Fixed-looking visual effects – The Hollywood Reporter
With the belief that Hollywood stars never need to age on screen, or at least can do so more gracefully, Canadian visual effects studio Monsters Aliens Robots Zombies (aka MARZ) is close to rolling out an AI-powered vanity AI that changes Cosmetically, it enhances an actor’s complexion and hair in real time or ages and ages actors for scenes set in the past or future.
The studio’s secret of eternal youth that was worked out using algorithms for state-of-the-art visual effects has been used on Marvel’s works Ant-Man and the Wasp: Quantumania, Including a wig fix for Katherine Newton, who plays Cassie Lang, the young daughter of Paul Rudd’s character Scott Lang, aka the shrinking hero Ant-Man.
The de-aging technique has already been used on Hollywood actors starting with Robert De Niro in irish to Kurt Russell in Guardians of the Galaxy Vol. 2. MARZ with Vanity AI joins a growing field of AI-powered de-aging tools developed in VFX studios or by technology companies like Metaphysic – which are involved in de-aging Tom Hanks, Robin Wright and other team members from Robert Zemeckis’ upcoming Miramax movie. here.
On the ant Man As a sequel, there was no need for a major digital face-lift for teenage Cassie, but the Vanity AI allowed for a number of paint and beauty overhauls on the Marvel movie, recalls Christian Camaroche, visual effects supervisor at MARZ. In the absence of AI-driven technology, he says the process would have taken longer, with artists doing just that Computer improvements in-house or outsourced to another company.
“Sometimes you can wait a week for the snapshot to come back to you. Then you review it to see if it’s correct. If it’s not, you send it back,” Kamarooshi said. ant Man, MARZ used Vanity AI to complete cosmetic repairs for up to five takes of its own footage per day, depending on the length of the shot and the number of frames it held, he reported.
“This greatly increased the spinning speed of those shots,” Kamarooshi recalled.
MARZ Co-Founder Lon Molnar Recalls Previous Marvel Project Loaded With VFX Effects And Famous Stars His Studio Worked On, 2021 WandaVision, For Vanity AI assets.
Some footage of the TV series in post-production had Paul Bettany with tracking marks on his face and neck. Molnar said that the artists who drew the trace marks faced a lot of time and expense per take, so MARZ turned to an in-house machine learning team that used artificial intelligence to develop a way to remove the marks.
They had to come up with algorithms that could recognize, isolate, and remove artifacts and be able to do so continuously over a series of frames and snapshots. From this research and development came Vanity AI, software that performs a range of tasks from cosmetic touch-ups to aging and de-aging.
The goal is that, for example, Hollywood actors can say goodbye to concealer makeup to hide bags under the eyes. “The artist can sit and on a single mask frame the areas we want to fix. Say her under-eye bags. You can make that area look appropriate with that one frame and (Vanity AI) basically extrapolate that across not just the shot but the sequence of shots,” Molnar said of the increase. The amount of cosmetic repairs is huge.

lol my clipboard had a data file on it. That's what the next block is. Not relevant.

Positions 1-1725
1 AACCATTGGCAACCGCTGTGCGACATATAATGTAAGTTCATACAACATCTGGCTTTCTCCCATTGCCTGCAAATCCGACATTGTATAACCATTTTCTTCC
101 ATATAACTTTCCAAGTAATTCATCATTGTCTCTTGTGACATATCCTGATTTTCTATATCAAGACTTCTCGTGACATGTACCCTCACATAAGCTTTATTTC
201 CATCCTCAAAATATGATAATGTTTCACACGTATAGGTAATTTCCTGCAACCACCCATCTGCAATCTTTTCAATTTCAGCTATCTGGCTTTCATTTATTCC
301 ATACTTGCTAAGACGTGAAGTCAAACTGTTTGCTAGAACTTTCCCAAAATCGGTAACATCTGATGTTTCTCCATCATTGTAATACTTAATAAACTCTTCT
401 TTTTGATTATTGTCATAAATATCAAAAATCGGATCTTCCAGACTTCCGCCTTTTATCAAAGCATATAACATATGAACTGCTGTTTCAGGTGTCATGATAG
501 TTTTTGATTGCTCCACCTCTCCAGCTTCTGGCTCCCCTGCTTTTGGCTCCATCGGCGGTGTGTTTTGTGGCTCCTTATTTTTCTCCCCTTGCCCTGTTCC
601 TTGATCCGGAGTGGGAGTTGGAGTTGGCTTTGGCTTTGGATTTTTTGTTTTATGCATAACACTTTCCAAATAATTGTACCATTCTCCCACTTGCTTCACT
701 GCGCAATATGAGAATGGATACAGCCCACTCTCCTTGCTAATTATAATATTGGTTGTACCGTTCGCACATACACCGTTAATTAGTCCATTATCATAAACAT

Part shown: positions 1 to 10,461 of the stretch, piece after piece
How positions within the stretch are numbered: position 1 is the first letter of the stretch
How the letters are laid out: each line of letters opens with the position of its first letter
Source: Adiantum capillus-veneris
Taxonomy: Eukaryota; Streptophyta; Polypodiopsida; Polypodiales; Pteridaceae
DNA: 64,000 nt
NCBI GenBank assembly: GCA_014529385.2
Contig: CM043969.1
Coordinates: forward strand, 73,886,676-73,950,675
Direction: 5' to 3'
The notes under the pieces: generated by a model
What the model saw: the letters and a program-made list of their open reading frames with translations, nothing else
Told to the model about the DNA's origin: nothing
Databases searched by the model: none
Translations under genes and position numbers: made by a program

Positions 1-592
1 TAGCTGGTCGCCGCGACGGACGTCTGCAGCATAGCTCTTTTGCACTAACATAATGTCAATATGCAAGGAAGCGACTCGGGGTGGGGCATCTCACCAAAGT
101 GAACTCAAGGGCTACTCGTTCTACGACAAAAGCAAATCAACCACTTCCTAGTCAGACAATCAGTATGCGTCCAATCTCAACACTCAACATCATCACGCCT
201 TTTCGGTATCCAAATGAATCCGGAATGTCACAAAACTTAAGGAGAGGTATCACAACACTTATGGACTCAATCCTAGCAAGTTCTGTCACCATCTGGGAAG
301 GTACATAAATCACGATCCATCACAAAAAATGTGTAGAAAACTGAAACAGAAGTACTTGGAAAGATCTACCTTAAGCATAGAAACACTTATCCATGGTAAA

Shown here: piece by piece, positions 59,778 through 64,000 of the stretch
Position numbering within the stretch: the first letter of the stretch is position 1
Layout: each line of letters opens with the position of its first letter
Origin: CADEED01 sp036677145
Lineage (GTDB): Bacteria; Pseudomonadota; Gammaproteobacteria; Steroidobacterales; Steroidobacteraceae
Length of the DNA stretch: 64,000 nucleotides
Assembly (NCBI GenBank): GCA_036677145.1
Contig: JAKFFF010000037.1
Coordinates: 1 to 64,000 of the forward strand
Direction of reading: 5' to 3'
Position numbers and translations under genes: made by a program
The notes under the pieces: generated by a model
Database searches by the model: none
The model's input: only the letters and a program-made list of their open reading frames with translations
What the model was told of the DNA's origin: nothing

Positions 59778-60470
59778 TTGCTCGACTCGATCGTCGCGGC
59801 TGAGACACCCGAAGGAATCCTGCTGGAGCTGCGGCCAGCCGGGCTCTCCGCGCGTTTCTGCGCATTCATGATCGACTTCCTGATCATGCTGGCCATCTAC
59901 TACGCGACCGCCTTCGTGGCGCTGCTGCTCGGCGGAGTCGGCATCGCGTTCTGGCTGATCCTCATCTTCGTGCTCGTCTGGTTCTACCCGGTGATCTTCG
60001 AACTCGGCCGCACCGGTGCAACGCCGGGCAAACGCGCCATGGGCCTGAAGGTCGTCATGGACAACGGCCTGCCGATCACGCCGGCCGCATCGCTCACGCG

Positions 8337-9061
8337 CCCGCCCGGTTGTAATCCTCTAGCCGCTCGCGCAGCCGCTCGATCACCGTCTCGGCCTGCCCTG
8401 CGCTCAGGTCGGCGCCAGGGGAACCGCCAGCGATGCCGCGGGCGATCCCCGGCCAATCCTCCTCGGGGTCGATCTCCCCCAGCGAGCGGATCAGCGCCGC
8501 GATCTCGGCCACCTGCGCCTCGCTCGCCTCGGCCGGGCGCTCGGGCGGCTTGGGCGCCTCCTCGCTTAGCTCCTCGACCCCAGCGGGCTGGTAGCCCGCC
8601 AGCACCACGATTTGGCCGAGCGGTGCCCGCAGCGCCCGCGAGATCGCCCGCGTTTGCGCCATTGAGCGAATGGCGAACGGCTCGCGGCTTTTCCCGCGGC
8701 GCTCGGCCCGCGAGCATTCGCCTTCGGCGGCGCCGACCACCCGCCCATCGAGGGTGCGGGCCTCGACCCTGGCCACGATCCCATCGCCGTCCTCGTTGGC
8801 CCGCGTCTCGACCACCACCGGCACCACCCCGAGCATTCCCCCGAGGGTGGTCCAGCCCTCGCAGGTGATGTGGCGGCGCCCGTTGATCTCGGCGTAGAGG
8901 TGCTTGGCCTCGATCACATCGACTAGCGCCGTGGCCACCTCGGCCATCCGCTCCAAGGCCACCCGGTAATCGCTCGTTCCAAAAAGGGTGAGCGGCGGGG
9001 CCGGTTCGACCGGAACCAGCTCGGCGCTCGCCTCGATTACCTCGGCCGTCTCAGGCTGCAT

AI-powered cosmetics work in sound effects for actors whose looks are part of their brand and want a computer touch-up or face-lift to look their best. Some of these may be contractual obligations. Some of it may just be the removal of a blemish, even on a teen. “We’re using it for different projects in film and television,” Molnar said, as previous versions of Vanity AI have been employed by artists in Spider-Man: No Way Home, Stranger Things 4, Gaslit, First Ladies And Ricardos being.
Besides fixing the wig on ant Man A sequel, the Cassie-focused MARZ artists have done a great job of connecting audiences with a minor character in the vast Quantum Realm. To portray a teenage hero who craves a fight and is in the middle of the action and needs to shrink and grow to do so, the MARZ artists turned to Marvel’s tried-and-true “disco track” effect.
With this photo-realistic effect, Newton’s character is seen nearly disregarding their former selves as they transition across the screen, allowing the audience to track their whereabouts in the Quantum Realm. But the Camaroschi remembers that his MARZ team had their work cut out for them not so much when a bug-sized Cassie crossed over in the screen profile shot but when she ran head first into the camera.
This was, for example, the key to the pivotal scene. At first, the disco track clumsily doubled down on Cassie’s character, creating potential visual noise for the audience.
Kamarushi recalls that telegraphing or tracking Cassie’s movements with optical echoes as she jumped to the camera had to be done digitally, as it could not be captured on camera. After all, the movie isn’t a comic book where Ant-Man can be reduced to a single cartoon panel.
Lucky for MARZ, the creative license to add what doesn’t work in photography digitally was well-appointed by Marvel. “It became a good collaborative process, partnering with them to find the best solutions that were visually pleasing, as well as cost-effective for them,” Camaroschi adds.